The reports of Lou’s death coming via that new instant communication tool, emails, informed me of the specific details of his passing.
My old co-author friend, Jerry Clark, like me, was an early 1960s’ correspondent of Lou’s. Jerry wrote about Lou: “We shared many interests, including pre-1947 ufology and Forteana. Some of the first 1897 clips I ever saw came from him, culled from newspapers in his native Arkansas. He was a wonderfully courteous, soft-spoken, friendly individual — really, a gentleman of the old school. He was always a presence in my life and in the larger world of ufology. I was quite fond of him, and his passing, though not unexpected, saddens me.”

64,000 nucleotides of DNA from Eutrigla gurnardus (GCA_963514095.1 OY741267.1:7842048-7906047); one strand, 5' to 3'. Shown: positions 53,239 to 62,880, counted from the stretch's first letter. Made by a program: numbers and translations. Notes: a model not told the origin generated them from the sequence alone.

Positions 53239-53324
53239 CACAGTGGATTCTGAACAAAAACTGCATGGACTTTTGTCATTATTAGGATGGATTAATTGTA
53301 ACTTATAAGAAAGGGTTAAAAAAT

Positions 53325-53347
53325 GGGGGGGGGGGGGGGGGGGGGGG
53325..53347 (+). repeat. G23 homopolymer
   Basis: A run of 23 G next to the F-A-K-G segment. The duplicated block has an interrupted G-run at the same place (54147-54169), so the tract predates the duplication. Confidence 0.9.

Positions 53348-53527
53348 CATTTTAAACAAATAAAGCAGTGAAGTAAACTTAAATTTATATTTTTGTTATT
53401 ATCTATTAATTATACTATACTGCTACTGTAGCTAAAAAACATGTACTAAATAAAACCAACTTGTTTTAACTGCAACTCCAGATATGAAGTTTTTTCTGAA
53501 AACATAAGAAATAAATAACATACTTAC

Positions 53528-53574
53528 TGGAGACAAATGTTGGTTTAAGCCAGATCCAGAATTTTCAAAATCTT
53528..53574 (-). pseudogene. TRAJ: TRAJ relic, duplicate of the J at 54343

Lou Farish had been suffering with cancer for some months, and was placed in hospice care last September 2011. He passed away on Thursday, January 26, 2012, at 4:55 pm, surrounded by friends, wrote another friend of Lou’s, Jerry Blackburn. Blackburn, in his remembrance of Lou, shared this: “Since Lou did not have a wife, children or siblings, he left his estate, including 80 acres of land, to a trust to be used to encourage UFO research and education through awards, fellowships and mini-grants over the next several years.”
Perhaps it is only a coincidence, but on Thursday afternoon, in Dorset, United Kingdom, a fall of mysterious small blue spheres from the sky occurred. About a dozen of the 3 cm round balls showered into Steve Hornsby’s garden. (Thanks to Greg Taylor’s Daily Grail Twitter feed, yet another form of communication hardly imagined in the 1960s, I was alerted to this strange Fortean fall happening so temporally close, a few hours, before Farish’s death.)